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Lions Roar : May 2012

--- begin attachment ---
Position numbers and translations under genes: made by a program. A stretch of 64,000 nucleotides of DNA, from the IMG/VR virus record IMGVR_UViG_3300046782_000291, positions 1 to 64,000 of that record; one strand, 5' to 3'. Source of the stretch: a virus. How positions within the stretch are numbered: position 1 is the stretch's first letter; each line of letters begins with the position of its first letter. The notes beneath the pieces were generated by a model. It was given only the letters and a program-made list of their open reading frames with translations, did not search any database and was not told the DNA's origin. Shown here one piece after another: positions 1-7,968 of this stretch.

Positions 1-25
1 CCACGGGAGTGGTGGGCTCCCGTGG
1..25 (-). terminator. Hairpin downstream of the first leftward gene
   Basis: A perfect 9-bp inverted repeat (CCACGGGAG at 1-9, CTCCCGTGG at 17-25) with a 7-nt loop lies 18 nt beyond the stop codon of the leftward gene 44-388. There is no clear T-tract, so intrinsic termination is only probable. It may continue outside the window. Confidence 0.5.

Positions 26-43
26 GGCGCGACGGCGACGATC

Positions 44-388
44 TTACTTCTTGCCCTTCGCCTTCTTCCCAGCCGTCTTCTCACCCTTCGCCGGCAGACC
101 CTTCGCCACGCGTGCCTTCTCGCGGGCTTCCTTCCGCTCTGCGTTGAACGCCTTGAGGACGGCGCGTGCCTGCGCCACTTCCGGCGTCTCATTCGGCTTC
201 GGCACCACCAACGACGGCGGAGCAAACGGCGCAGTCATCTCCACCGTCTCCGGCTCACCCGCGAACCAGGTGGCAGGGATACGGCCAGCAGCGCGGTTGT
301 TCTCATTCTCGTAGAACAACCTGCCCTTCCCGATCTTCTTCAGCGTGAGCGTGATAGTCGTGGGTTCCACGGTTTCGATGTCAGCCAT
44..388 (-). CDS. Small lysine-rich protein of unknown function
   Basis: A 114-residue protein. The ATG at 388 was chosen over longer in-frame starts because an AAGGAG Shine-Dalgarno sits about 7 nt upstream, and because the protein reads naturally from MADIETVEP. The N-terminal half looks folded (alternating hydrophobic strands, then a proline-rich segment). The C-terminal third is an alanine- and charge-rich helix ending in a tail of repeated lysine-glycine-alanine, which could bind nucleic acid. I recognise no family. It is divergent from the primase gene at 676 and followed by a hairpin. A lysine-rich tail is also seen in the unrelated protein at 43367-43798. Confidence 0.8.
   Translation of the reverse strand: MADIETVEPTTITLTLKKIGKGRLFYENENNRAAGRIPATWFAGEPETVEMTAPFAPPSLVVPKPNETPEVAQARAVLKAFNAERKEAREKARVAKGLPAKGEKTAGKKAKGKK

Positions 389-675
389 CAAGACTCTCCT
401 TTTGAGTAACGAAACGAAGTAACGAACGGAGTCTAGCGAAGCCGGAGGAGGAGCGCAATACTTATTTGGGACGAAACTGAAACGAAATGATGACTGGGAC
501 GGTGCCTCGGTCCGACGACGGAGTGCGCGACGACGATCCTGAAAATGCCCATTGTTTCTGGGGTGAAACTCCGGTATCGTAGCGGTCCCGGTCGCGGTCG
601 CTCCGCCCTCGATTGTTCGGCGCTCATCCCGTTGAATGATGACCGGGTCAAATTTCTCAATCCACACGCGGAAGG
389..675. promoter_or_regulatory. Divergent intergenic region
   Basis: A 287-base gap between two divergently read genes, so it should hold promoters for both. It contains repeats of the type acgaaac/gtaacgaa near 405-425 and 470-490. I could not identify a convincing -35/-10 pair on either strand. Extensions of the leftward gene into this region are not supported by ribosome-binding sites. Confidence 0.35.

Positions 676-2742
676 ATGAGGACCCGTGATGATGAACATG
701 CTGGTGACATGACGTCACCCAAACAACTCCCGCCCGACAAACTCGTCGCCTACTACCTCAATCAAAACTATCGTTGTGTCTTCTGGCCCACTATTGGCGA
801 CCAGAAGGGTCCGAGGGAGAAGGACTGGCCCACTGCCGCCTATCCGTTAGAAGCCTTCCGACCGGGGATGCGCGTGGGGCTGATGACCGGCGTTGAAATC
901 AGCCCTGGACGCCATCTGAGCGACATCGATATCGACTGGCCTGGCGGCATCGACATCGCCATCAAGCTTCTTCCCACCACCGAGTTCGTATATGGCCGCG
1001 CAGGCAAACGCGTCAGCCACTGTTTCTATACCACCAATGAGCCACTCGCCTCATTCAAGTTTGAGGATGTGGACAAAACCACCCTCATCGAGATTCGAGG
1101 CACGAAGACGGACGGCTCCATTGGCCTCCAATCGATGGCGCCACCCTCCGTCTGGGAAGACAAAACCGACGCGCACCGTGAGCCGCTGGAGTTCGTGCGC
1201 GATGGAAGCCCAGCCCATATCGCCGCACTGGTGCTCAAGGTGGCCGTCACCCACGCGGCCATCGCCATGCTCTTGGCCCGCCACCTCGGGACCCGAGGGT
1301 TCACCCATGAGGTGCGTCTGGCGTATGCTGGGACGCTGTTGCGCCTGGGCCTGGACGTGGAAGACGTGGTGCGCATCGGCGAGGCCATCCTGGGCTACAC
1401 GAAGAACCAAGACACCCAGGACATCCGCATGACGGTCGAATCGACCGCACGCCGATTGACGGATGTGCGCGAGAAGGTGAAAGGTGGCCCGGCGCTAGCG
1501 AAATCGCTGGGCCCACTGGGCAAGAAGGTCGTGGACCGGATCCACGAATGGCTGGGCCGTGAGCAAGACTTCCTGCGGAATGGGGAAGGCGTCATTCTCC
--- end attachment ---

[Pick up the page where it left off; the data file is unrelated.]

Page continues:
SHAMBHALA SUN MAY 2012 64 language and then when I had a thought I could see it go all the way down again, down onto the same dark ribbon. As the music began we watched the rising smoke ripple into shapes above the speaker. Every drumbeat created a break in the smoke stream and the bass line made circles. Visible sound. We listened to the whole record like this. The doctors left us alone because Ian could get all the ward’s in-patients perfectly still for an hour. Whenever I saw Dr. Walker he winked and asked me how old I was. I saw him doing some computation in his eyes but I had no clue what he thought. My grandmother had told him I’d be coming to visit Ian more regu- larly after school. When the record ended, we switched to the other side of the room and listened to the vocal tracks in the other speaker. John Lennon sang about revolution. The air was thick with smoke. The nurses came in to check on me. Two of Ian’s friends, both named Paul, turned the lights off. There was some shuffling as we moved our chairs over to the right-hand side of the speaker. Another cigarette was lit and placed on the ashtray. “In stereo,” Ian said, “you get it twice. And it doesn’t have to be at the same time. You can separate the sounds. One speaker at a time. One instrument at a time. Listen to the vocals. Study the words. Listen to John Lennon sing one line at a time. What’s he really singing about? He’s singing to you.” When the record ended, Paul and Paul moved some chairs around. Then Ian took out the Bhagavad Gita and we read together, out loud. It was kind of like synagogue. I watched the snow falling outside and wondered why nobody cleaned the win- dows. I listened to the same opening lines I knew almost by heart: Arjuna saw fathers-in-law, companions, In the two armies, And contemplated All his kinsmen, arrayed. The Bhagavad Gita is a seminal text on yogic philosophy and a literary tour de force. It’s about a dialogue between a warrior named Arjuna and his charioteer, Krishna, in the midst of a frat- ricidal war. Over eighteen chapters, Arjuna learns from Krishna how to take action in a war that his family considers just but that his heart cannot commit to. This eternal dilemma—how to navi- gate impossible choices, how to take ethical action in the midst of great violence—is the focus of the dialogue and was also the focus of my endless debates with Uncle Ian. “Why does he have to fight?” I asked. Ian put the book down and lifted his glasses with a finger. “If he doesn’t fight it will be violent.” “But if he fights it will be violent.” “I know, I know,” Ian said, “but Arjuna is standing on the bat- tlefield and he has to do something. So do you.” Standing on the battlefield between two armies, with storm clouds gathering, Arjuna looks out and is terrified by what he “I know. I see it too, Michael. Here, help me with the records.” I pushed two milk-crates of records against the stereo cabinet and lifted out the worn copy of The Beatles’ White Album with the name Ian written on its blank white cover, and a copy of the Bhagavad Gita, which my uncle referred to as “yoga.” Above the stereo were two cartons of cigarettes, a collection of wasted light- ers, a lamp with no bulb, and a book called the Dhammapada. I had no idea who the Buddha was but it didn’t matter; everything my uncle read seemed true. True, not because he told me it was true, but because he wanted me to think about it. “Did you get a new book?” I asked, sounding out the word, dha-ma -pa-da. “It’s used. It’s new but it’s used.” “What is it?” “It’s used, yeah it’s used. But actually it’s really ancient. Really used. But it’s also new. It’s always new.” “What is it?” “It’s the teachings of the Buddha. When we finish the Gita, we’ll read it. Maybe the Buddha is clearer about not being asleep. His basic stance is that if you can let go of what you are holding on to too tightly, things will be a lot more peaceful.” Ian put on the White Album, placed an ashtray on the left- hand speaker, and announced, “This side is the drums and bass.” We angled our blue chairs to face the left speaker. Then he lit a cigarette (there was no incense allowed in the hospital) and bal- anced the cigarette on the rim of the burned plastic ashtray. The trail of smoke rose toward the ceiling lights. Ten or fifteen other patients were sitting in the room with us but I only noticed Ian. It felt like we’d been here since I was born. I felt normal here. I liked watching him. He sat so still listening to records, reading, drinking water. He always wanted to know what I thought and it made me feel like what I thought mattered. When I sat there with him I had enough space to think. Sometimes I could actually see the thoughts themselves lifting off of a giant unrolled banner of